Real Estate Journal — Industrial / Distribution Centers — May 24 - June 13, 2019 — 11A


M id A tlantic

I ndustrial R eal E state & D istribution C enters By Brian Banaszynski, Transwestern Development Company Development pipeline struggles to satisfy Northeast’s demand for industrial product D evelopers managed to deliver enough new space to move the

6 million s/f in the pipeline within New Jersey’s core mar- ket at the end of the first quar- ter, down from more than 14 million s/f under construction in 2017, and much of what’s coming is already leased. In New Jersey especially, developable sites are hard to come by, whether for bulk warehouse product or infill distribution centers. In some premier submarkets, land can cost more than building construction costs, which are also at an all-time high. That contrasts with land prices that were more often 20% to 30% of total development costs 15

years ago. Developers are exploring opportunities west and south of the primary market. With New Jersey’s greenfield op- portunities largely exhausted, most new projects entail envi- ronmental considerations. In some cases, the environmen- tal phase of development has stretched to 10 years or more. Coupled with rising costs for construction materials and labor, this adds a degree of self- governance to the development of new supply. Due to these challenges along New Jersey’s primary corridors, the geography has

expanded, with four million s/f planned outside the state’s core parameters. Developers have also looked farther west to Lehigh Valley, Pennsylva- nia, where the industrial foot- print has increased by more than 25% during the past five years, with an additional 5.5 million s/f under construction. Ongoing strong demand is good news for the industrial sector, not only in the North- east but across the primary U.S. markets. Transwestern believes this reflects not a temporary trend, but a change in consumer behavior that will drive absorption of indus-

trial space in the years ahead. That’s one reason tenants continue to sign leases despite rents that have reached the double digits in some submar- kets. And rather than opt for existing inventory in more remote submarkets, many choose to bide their time for yet-to-be-delivered projects that will provide access to New Jersey’s valuable population density and labor pool. Brian Banaszynski is Transwestern Develop- ment Company’s North- eastern U.S. development partner, based in Florham Park, NJ. 

n e e d l e o n New Jersey’s i n d u s t r i a l vacancy up one-tenth of 1 percentage point in the first quarter. But at 3.8% v a c a n c y –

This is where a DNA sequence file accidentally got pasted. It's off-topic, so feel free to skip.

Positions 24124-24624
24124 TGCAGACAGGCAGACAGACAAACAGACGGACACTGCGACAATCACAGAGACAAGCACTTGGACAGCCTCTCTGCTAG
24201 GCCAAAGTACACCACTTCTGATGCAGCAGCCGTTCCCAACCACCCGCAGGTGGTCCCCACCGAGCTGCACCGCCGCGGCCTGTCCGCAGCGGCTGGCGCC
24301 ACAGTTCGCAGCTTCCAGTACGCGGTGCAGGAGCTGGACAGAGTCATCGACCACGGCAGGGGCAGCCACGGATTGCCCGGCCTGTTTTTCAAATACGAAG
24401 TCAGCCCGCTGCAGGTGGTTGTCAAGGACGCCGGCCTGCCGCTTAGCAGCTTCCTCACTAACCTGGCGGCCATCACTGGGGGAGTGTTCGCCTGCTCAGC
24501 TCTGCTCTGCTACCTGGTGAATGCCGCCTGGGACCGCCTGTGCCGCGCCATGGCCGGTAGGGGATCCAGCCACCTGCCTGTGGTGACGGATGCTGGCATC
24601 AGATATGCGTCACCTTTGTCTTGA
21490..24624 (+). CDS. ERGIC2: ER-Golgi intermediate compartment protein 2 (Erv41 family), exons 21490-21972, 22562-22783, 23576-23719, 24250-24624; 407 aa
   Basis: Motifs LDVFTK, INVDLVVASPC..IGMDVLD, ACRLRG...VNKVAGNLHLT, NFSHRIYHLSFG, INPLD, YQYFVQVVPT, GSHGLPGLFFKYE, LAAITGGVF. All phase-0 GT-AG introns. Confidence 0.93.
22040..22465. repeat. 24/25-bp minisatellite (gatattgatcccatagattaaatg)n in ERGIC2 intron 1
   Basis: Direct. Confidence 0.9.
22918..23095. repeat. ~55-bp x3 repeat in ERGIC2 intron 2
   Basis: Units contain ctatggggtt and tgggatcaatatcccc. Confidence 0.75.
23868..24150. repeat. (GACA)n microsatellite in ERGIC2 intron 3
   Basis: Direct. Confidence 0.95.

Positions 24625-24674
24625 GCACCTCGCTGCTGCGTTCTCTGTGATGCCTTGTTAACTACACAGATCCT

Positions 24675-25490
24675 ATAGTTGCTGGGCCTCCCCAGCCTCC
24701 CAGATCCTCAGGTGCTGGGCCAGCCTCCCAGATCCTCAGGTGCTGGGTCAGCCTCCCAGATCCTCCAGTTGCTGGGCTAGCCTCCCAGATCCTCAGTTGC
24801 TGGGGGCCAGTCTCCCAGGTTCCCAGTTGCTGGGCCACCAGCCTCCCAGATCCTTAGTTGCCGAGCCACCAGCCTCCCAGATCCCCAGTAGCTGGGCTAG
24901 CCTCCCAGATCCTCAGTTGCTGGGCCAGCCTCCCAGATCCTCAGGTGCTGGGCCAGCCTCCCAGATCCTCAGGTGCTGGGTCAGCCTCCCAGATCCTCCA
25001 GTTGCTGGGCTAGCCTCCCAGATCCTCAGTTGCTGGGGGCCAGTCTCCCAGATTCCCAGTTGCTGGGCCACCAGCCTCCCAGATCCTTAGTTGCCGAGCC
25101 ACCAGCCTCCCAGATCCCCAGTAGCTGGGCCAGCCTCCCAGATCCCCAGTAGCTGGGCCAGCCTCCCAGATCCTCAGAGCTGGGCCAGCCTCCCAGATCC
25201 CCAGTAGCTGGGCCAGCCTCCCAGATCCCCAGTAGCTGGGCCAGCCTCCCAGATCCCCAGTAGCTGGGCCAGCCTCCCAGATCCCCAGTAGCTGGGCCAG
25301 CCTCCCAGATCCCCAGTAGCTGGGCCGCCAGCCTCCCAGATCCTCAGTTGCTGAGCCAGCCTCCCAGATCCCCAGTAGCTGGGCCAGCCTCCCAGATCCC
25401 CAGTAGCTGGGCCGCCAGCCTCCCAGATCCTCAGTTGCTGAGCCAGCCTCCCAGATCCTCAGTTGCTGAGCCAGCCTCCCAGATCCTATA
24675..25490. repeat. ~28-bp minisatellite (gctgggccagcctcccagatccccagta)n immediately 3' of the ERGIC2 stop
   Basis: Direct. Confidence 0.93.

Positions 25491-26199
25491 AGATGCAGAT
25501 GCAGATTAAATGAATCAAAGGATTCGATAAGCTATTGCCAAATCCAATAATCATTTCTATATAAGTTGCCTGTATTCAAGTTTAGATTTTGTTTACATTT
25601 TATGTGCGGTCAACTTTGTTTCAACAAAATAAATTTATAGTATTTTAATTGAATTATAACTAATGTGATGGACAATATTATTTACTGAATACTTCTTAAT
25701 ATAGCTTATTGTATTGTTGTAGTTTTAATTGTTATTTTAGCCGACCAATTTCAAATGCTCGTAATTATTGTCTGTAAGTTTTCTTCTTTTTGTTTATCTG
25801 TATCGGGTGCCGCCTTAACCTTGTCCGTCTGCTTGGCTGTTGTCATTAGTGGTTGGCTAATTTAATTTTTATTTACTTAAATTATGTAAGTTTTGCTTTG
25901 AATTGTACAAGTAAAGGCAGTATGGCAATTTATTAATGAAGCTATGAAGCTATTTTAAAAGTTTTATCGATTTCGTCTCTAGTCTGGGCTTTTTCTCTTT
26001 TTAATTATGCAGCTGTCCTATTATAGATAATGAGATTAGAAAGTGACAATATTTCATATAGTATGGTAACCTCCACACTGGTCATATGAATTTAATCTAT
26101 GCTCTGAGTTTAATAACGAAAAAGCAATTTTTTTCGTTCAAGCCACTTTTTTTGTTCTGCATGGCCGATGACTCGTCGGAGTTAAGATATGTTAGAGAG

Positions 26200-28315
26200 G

Brian Banaszynski

down from 4.1% a year earlier – some tenants are leasing space even before construction begins. Witness the quarter’s two largest leases, both in the Exit 8A submarket in Middlesex County, where e-commerce furniture company Wayfair signed a lease of 953,595 s/f and, upon delivery, will oc- cupy more than 3 million s/f in Cranbury. In the same development, Crate & Barrel agreed to lease 870,950 s/f, a likely consolidation of its exist- ing footprint. Both leases were in planned, unbuilt product. The growth of e-commerce is the principal driver behind current demand. The sector’s share of overall retail sales is about 9% today, and even conservative estimates expect that portion will increase to 20% over the next few years as more consumers shop online for groceries, household goods and other necessities in ad- dition to discretionary items. That suggests we remain in the early stages of a retail sales shift from exclusively brick-and-mortar stores to e-commerce as companies develop their omnichannel strategies. Additional space for warehousing and order fulfill- ment is anticipated because there are still major retailers without a Northeast presence. It’s little surprise, then, that industrial absorption amount- ed to 10.4 million s/f year over year in the first quarter. That marked the fifth consecutive quarter that 12-month, rolling occupancy growth exceeded 10 million s/f, a first-of-its-kind streak for New Jersey. For developers, the chal- lenge is to deliver supply that will answer industrial demand that shows no signs of weaken- ing in the near term. The first quarter’s pause in occupancy growth followed six years of positive quarterly absorption, and there is limited relief on the way for tenants. Construc- tion contracted to less than

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